Abstracts of Posters Presented at the International Anesthesia Research Society; 72nd Clinical and Scientific Congress; Orlando, FL; March 7-11, 1998: Cardiovascular Anesthesia
Endotoxemia and sytemic inflammation are common findings during and after cardiopulmonary bypass (CPB) . The relationship of CPB duration and endotoxemia as well as proinflammatory cytokines are controversially discussed [2,3]. This study examines the relationship of endotoxemia, proinflammatory cytokines and acute phase proteins to the duration of CPB and aortic cross clamp (X-clamp).
METHODS: After IRB approval and informed consent had been obtained 20 patients with a left ventricular ejection fraction >or=to 0.5, who underwent elective coronary bypass grafting, were studied in a consecutive sample. CBP was performed with mild hypothermia (30-34[degree sign] C), with non-pulsatile flow and a pump flow rate of 2.4 liter min-1 m-2. Patients were instrumented with a radial and pulmonary artery catheter. Additionally, an oximetric balloon catheter was inserted in the right hepatic vein guided by fluoroscopy. After induction of anesthesia, baseline values were obtained and 20 min after onset of CPB, 20 min after termination of CPB, at admission on the intensive care unit (ICU) and 6, 8, 12 and 24 hours later mixed and hepatic venous concentrations of endotoxin, interleukin-6 (IL-6), C-reactive protein (CRP) and serum amyloid A (SAA) as well as splanchnic oxygen extraction were determined. Concentration peaks at 6 h (endotoxin, IL-6) and 24 h (SAA, CRP) after the surgical procedure were used for correlations with CPB duration and X-Clamp time. Statistical evaluation was performed with Friedman and Wilcoxon test and Pearson's correlation coefficient.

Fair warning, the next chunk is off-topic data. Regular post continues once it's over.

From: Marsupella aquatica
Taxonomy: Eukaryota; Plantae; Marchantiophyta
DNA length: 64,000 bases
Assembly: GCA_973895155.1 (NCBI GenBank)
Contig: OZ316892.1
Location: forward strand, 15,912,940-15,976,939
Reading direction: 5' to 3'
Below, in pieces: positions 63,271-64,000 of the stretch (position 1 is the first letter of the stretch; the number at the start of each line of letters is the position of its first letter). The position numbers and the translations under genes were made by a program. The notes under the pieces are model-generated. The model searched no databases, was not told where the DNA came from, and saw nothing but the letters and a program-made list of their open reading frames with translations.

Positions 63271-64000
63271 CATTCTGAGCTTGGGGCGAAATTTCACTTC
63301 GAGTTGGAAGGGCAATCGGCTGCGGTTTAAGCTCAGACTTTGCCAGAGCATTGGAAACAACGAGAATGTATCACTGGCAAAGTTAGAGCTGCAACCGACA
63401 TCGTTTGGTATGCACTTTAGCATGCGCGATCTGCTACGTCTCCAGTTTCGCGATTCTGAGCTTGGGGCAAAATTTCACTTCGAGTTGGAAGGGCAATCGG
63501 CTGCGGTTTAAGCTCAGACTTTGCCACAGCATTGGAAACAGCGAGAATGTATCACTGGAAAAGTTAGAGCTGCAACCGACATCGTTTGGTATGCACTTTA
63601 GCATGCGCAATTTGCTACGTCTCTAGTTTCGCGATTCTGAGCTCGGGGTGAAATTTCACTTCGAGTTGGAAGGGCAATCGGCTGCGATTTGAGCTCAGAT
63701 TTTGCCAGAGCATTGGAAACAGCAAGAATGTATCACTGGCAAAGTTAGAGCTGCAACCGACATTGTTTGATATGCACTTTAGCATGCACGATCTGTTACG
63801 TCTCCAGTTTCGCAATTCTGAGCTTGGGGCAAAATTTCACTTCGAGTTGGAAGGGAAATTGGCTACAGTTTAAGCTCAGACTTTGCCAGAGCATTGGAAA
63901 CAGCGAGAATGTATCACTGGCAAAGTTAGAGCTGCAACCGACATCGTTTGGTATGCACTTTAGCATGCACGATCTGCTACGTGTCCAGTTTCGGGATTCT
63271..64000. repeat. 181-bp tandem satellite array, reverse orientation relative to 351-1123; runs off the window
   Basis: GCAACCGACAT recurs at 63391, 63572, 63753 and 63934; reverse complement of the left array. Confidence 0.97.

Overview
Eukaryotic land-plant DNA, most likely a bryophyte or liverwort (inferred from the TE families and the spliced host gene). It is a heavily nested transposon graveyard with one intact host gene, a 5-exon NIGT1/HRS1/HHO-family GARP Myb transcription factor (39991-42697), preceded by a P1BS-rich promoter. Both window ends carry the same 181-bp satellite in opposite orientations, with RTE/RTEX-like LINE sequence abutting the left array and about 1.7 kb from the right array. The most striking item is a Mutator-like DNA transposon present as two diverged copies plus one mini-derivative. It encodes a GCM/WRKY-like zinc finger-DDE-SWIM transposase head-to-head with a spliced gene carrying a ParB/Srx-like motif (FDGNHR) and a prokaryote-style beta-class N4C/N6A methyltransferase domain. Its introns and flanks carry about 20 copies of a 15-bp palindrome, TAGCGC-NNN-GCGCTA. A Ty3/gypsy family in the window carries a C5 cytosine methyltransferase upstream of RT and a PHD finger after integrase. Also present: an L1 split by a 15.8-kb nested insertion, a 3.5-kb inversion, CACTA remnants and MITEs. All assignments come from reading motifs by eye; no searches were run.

RESULTS: There were significant positive correlations between CPB duration and X-clamp time, and mixed and hepatic venous concentrations of endotoxin, IL-6 and SAA. However, mixed and hepatic venous concentrations of CRP did not correlate to CBP duration and X-clamp time (Table 1).
Splanchnic oxygen extraction increased during (39,8 +/- 12.2%) and 20 min after CPB (32.4 +/- 15.2%) compared to baseline values (26.0 +/- 6,2%), and declined thereafter (p < 0.05). Systemic oxygen extraction, by contrast, did not change during the entire study period (p < 0.05).
DISCUSSION: Regarding the controversial preexisting findings these results support the hypothesis that the duration of CPB as well as X-clamp time influence endotoxemia, the release of proinflammatory cytokines and acute phase proteins. The extent of endotoxemia and its relationship to CBP-duration and X-clamp time is most likely induced by selective splanchnic hypoperfusion.
1. JAMA 1996; 275: 1007-1012
2. J Thorac Cardiovasc Surg 1994; 108: 636-641
3. Crit Care Med 1993; 21: 1684-1691